How biased are we? Let’s count the ways.


Jonathan Kaler


Cognitive Bias

Yes, we freely acknowledge that we’re hopelessly fallible, illogical beings. Just ask the legendary Star Fleet First Officer “Spock.” Of course, that’s not what we see in the mirror. Study after study confirms our universal cognitive dysfunctions. For convenience, vanity, emotion and an endless array of reasons we’re so artful in self-deception that our biases have been categorized with subcategories. A simple Wikipedia search yields over 100 types of human biases (or fallacies). Enjoy a seven-course feast of the tastiest of our collective, delicious self-delusions:

Future projection – Sure, we understand attitudes change over time, just not our own. A common human bias is projecting that one’s current thinking will remain constant well into the future. It’s why we should never grocery shop when hungry, take on a gym membership to fulfill a New Year’s resolution, or base any major decision on impulse emotion. Multiple studies reveal our attitudes and commitments are much more malleable than we realize. Find more info on future projection here.

Social projection – To ourselves, the way to view an event or issue may seem obvious. However, it’s likely less obvious to others. Social projection codifies our overestimation of our personal beliefs being shared by others, both widely and by our social circles. The family-dinner and water-cooler norms of avoiding issues of religion and politics tend to foster the perpetuation of this bias. Though, perhaps a few social media posts of friends and associates have hit you from left field. Explore social projection further here.

Anchoring – Also known as “framing,” this bias refers to our tendency to overly rely on a single piece of information or source, usually the first information acquired on a subject. In our age of info overload, anchoring can serve expedience, but can also lead to skewed judgments due to a lack of full perspective. Perhaps most commonly when shopping. Shoe prices in store windows set our reference points for shoe prices inside. A pair of black pumps on display priced at $1,000 will make any similar pumps priced at $500 seem like a bargain. And darn if we don’t eat it up with a spoon. Learn more about anchoring here.

Clustering illusionPopularly called “gambler’s fallacy,” clustering is the most familiar form of an ‘apophenia bias’ involving the tendency to think that past occurrences impact future odds. The classic example is a coin toss. The odds of heads or tails with each toss are the same regardless of the results of all tosses prior. Casinos are well aware of this bias, enticing more action on roulette tables by showcasing electronic boards with a running display of previous spins. Closely related is the “hot-hand fallacy,” relating to the notion that someone on a winning run at a game of chance, like rolling craps, is more likely to keep beating the house. It’s another bias that does not displease casino owners. Find out more about clustering here.

Availability heuristic – Another bias of expedience is favoring the most-available information. Availability heuristic takes several identifiable forms, the most common type is ‘recency bias,’ or the tendency to weight the most-recent data the heaviest. Another prime example is ‘anthropomorphism,’ denoting the interpretation of animal behavior, as well as machines and inanimate objects in terms of personal emotions and conjecture. Certainly, basing decisions on information that’s easiest to summon can yield desired outcomes. Adding wider perspective will only improve those odds. Read on about availability heuristic here.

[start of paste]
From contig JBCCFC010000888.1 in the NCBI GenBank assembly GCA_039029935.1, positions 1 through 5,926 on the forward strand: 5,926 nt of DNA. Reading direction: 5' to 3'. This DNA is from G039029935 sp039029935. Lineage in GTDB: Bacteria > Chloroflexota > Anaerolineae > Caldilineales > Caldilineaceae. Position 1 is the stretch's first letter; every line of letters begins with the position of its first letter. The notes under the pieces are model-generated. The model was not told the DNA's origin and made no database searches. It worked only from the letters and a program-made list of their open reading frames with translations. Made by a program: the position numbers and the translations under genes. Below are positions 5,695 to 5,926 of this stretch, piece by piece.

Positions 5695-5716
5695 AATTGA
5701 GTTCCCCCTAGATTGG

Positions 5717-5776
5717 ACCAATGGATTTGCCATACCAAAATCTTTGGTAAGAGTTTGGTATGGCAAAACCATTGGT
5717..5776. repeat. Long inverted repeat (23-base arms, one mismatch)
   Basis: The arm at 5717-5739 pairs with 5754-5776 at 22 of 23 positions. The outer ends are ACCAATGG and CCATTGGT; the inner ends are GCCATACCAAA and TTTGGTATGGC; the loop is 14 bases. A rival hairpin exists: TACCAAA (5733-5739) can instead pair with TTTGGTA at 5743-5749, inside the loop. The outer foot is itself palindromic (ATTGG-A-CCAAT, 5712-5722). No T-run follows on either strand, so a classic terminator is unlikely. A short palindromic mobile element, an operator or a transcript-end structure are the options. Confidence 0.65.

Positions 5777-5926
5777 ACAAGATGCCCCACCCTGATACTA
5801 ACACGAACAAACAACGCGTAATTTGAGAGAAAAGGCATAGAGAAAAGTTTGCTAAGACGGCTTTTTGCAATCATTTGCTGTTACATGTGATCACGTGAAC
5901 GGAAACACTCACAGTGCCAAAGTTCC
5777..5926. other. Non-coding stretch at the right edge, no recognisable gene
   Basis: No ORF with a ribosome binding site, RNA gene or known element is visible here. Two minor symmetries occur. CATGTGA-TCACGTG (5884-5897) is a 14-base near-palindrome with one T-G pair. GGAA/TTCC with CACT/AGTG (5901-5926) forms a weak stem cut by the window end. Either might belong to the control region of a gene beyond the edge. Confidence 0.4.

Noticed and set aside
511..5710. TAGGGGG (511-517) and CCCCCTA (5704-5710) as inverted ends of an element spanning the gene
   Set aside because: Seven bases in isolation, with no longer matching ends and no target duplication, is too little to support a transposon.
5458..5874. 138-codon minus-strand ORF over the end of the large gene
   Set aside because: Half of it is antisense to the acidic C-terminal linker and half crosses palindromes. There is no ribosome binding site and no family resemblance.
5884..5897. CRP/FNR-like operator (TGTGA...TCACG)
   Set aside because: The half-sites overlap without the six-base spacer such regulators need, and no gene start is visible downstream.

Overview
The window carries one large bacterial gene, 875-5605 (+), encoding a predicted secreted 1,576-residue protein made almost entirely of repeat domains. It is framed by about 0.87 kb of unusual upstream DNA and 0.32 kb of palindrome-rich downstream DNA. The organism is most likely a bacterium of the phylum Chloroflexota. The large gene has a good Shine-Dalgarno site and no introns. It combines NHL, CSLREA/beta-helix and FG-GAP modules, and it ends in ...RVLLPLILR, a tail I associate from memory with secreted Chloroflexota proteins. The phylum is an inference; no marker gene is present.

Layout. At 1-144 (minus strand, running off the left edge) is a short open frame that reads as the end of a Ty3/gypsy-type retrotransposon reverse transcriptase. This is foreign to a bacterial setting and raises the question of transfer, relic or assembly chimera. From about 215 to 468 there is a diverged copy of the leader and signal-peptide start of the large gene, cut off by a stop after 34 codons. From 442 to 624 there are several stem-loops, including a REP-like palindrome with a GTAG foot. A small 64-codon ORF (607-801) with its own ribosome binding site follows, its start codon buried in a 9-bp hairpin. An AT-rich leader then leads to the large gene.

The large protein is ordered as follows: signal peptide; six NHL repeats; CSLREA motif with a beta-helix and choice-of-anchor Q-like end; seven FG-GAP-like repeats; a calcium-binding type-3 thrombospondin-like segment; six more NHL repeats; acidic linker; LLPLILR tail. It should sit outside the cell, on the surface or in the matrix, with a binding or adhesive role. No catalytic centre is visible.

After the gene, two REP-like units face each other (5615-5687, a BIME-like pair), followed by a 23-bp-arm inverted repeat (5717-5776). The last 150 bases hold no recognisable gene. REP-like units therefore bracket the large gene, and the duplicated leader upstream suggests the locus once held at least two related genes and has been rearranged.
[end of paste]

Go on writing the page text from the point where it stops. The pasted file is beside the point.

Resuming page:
First-instinct fallacy – Perhaps every test prep course ever given teaches to never change a multiple-choice answer unless you’re absolutely sure you got it wrong. However, a study presented in Psychology Today shows the opposite to be true. Marilyn Von Savant “The World’s Smartest Person” famously proved the counterfactual answer to the Monty Hall problem in which the “Let’s Make a Deal” host offers three doors, one hiding a car and two hiding a goat. You choose door 1. Before the reveal, he opens door 3, revealing a goat. Then he asks if you want to switch doors. To the chagrin of mathematicians across the globe and incredulous readers of her Parade column, repeated trial simulations proved her assertion, revealing that switching to door 2 wins the car two-thirds of the time versus one-third when sticking with door 1. Read a NY Times article on the heated affair here.

Hindsight delusionOur “knew-it-along” syndrome takes a couple of forms. First identified through research in the 1970s, this bias refers to the tendency to overestimate one’s ability to predict past events. An initial study contrasted participants’ predictions of the likelihood of various outcomes of President Nixon’s trip to China and the USSR versus their blind recollections, which varied greatly. An associated form of hindsight delusion is conferring significance to an otherwise innocuous or unrelated occurrence prior to a momentous event, such as a motorist who narrowly avoids a bridge collapse crediting their good fortune to having worn a lucky green shirt. Investigate hindsight delusion further here.

So yes, our thinking is skewed in ways we don’t realize or acknowledge. Our cognitive biases can even creep into decision logic and machine learning models. InRule delivers no-code intelligence automation solutions with embedded bias detection. Non-technical users can access historical records of machine learning models to track bias infections to their source. Find out about bias detection and the full suite of Intelligence Automation tools firsthand. Visit here to request a 30-day trial